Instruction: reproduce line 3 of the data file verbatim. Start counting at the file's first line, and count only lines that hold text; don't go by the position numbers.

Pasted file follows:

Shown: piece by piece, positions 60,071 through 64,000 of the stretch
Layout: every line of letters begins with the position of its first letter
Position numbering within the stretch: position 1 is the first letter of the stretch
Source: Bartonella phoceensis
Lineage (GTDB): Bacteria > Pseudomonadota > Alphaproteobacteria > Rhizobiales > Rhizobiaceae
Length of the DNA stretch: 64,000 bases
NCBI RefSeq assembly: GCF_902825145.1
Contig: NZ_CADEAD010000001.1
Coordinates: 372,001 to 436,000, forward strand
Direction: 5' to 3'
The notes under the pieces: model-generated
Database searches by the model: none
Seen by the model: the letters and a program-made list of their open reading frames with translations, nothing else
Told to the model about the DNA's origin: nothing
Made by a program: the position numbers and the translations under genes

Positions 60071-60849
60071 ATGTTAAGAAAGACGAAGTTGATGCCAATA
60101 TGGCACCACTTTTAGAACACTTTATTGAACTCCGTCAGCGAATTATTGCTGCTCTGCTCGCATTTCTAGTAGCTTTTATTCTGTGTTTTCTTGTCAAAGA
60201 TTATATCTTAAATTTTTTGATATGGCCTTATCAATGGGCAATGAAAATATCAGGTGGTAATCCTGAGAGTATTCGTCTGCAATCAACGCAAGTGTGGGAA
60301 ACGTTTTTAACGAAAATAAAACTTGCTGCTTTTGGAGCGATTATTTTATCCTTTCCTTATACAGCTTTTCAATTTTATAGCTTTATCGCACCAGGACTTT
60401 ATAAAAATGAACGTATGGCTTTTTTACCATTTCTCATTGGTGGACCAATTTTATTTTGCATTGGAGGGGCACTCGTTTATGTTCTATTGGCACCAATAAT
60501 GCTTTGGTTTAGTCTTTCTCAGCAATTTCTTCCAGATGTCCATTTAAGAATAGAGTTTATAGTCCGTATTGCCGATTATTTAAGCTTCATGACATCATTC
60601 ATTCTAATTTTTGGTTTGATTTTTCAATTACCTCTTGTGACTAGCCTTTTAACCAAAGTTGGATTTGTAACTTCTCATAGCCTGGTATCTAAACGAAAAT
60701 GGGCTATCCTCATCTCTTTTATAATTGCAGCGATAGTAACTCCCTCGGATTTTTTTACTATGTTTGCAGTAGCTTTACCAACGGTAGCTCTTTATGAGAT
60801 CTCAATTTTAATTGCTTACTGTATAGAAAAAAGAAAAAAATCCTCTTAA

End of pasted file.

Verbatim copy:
Position numbering within the stretch: position 1 is the first letter of the stretch